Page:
By BRIAN A. HOWEY

MICHIGAN CITY, Ind. - The trifecta of plagues afflicting an unsettled America were all evident as we headed toward Labor Day. Americans were witnessing massacres, an epic Category 5 hurricane and the death of a young California Angels pitcher due to fentanyl and oxycodone, yet another reminder of the opioid scourge that has yet to be quelled.

It comes as the Real Clear Politics  composite national right/wrong track stands at a sour 36.3/56.7%. President Trump's RCP  composite job approval stands at 42.8 approve and 54.1% disapprove. Recent presidential election polls revealed he could not register above 40% against any of the top five Democratic contenders. Despite a robust economy and record low unemployment, President Trump is not benefiting from these economic tailwinds and, in fact, a new round of tariffs he imposed on China today further enmesh American farmers and manufacturers in a trade war likely to extend beyond the 2020 election.

Yet another mass shooting occurred on Saturday in Texas, killing at least seven and injuring 19 in a traffic stop rampage stretching from Midland to Odessa. It was the 17th such incident in the U.S.in 2019, culminating in a bloody August where 51 people were killed.

It has ignited another wave of calls for universal background checks, assault weapon and high-volume magazine bans, and national red flag laws. But Washington remains inert. President Trump appears to be siding with NRA leadership despite polls showing 90% back universal background checks and a Fox News Poll had 75% backing an assault weapon ban.

Hoosier Republicans appear to be embracing a national red flag law after the Indiana version has averted hundreds of potential violent cases. But Republicans like U.S. Rep. Jim Banks and Larry Bucshon suggested that current laws are not being adequately enforced and that background checks would not have prevented the atrocities in El Paso and Dayton.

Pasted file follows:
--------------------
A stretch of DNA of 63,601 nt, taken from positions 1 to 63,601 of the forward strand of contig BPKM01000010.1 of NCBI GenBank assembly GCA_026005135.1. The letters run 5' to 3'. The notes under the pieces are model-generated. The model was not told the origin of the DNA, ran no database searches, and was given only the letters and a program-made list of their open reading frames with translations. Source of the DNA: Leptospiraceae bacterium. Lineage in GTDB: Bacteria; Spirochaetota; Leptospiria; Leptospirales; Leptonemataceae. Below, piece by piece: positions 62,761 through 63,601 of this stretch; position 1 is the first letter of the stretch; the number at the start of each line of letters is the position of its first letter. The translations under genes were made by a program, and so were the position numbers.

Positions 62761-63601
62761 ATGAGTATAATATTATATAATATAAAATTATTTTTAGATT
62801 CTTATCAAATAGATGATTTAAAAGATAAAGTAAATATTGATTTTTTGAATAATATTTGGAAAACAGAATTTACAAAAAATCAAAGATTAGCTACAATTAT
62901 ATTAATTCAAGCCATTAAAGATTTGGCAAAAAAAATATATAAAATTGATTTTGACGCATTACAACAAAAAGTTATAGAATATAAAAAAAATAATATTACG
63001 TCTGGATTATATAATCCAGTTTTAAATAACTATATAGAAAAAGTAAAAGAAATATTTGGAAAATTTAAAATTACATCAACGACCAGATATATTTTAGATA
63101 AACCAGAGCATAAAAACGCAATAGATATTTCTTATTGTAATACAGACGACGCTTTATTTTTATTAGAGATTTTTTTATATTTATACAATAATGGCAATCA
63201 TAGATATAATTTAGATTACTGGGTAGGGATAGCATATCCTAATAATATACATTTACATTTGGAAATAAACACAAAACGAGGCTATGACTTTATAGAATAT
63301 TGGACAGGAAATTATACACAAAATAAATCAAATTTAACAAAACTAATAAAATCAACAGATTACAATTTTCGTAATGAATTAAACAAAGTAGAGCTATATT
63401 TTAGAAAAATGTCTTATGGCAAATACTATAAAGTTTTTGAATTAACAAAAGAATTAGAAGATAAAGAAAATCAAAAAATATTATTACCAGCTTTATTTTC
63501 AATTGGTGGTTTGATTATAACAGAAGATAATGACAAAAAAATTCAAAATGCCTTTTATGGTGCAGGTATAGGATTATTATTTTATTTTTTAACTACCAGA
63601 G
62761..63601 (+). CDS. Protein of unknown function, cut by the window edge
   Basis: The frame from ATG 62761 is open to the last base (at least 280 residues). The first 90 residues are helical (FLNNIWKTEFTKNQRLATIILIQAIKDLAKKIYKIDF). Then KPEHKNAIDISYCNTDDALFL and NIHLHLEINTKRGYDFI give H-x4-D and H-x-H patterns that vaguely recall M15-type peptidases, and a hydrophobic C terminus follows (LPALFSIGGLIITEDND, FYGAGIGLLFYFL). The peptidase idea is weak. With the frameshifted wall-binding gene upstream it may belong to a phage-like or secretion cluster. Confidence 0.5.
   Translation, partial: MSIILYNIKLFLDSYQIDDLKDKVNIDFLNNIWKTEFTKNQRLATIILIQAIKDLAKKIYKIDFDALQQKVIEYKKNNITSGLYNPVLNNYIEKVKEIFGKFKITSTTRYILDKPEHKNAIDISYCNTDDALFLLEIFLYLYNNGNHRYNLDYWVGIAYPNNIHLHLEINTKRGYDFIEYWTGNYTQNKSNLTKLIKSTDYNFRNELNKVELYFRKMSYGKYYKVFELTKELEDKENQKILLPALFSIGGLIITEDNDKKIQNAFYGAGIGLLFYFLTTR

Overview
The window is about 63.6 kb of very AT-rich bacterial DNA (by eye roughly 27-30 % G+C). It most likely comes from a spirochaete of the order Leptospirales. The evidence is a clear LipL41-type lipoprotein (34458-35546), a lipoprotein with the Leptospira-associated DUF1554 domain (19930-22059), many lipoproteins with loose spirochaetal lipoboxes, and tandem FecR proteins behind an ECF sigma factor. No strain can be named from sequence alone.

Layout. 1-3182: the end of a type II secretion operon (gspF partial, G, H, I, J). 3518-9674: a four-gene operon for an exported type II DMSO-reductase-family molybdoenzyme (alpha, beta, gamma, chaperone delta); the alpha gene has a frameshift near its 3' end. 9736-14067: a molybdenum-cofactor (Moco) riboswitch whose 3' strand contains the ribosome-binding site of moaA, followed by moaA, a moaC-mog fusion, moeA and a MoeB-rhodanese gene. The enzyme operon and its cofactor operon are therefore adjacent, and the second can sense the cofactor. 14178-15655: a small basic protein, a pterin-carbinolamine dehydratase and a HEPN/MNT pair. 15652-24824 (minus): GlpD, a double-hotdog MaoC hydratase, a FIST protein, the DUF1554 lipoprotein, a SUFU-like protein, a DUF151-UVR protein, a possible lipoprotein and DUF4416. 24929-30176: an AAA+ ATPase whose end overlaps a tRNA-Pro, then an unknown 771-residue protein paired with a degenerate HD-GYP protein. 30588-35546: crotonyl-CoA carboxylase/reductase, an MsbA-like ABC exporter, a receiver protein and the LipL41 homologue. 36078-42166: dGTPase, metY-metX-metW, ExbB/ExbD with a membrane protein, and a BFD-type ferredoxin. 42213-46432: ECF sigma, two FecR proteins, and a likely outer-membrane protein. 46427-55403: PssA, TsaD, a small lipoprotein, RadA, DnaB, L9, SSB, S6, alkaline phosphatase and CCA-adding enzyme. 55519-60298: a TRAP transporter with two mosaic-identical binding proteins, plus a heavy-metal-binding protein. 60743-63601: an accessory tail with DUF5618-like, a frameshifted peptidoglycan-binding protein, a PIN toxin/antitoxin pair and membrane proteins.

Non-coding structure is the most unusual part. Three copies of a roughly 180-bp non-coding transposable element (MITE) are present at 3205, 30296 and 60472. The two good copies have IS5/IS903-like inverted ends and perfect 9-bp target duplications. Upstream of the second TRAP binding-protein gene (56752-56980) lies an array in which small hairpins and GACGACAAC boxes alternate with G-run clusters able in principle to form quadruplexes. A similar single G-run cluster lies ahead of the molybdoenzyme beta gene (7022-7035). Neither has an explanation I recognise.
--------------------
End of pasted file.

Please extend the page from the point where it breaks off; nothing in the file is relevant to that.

It has posed this question: Do we just accept a culture where an evolving guerrilla war can be expected to kill and maim hundreds of Americans every year?

The entire southeastern Atlantic coast is mesmerized by Hurricane Dorian with its stunning 175 mph winds, a Category 5 monster that could spread damage from Miami to Nags Head. It could be the third consecutive year where a Category 4 or 5 storm has made landfall or terrorized U.S. populations.

It comes after July was the hottest month on record (replacing July 2016) as climate change has created a scenario of more intense and slow moving storms, high volume rainfall events, and wildfires afflicting the vital Amazon Rain Forest as well as the inter-mountain U.S. West.

If Dorian makes landfall as a major hurricane, this would be the third consecutive year a Category 3 or stronger hurricane has made a U.S. landfall. Harvey, Irma and Maria were major hurricanes at landfall in 2017, followed by Category 5 Michael in 2018 that impacted the Florida Gulf Coast.

The last streak in the U.S. was from 1959 to 1961, nearly 60 years ago.

Finally, autopsy results from the death of 27-year-old Angels pitcher Tyler Skaggs revealed he perished due to an overdose of alcohol, fentanyl and oxycodone. It came during a summer where Johnson & Johnson and Purdue Pharma have faced legal repercussions measured in the hundreds of billions of dollars in damages. In 2017, an estimated 70,000 Americans died due to opioid overdoses and in Indiana, 29.4 Hoosiers per 100,000 died from opioid overdose.

All of these portend a volatile 2020 election cycle in an election that could join 1800, 1860, 1932 and 1980 as consequential pivot points in the fragile American democracy experiment.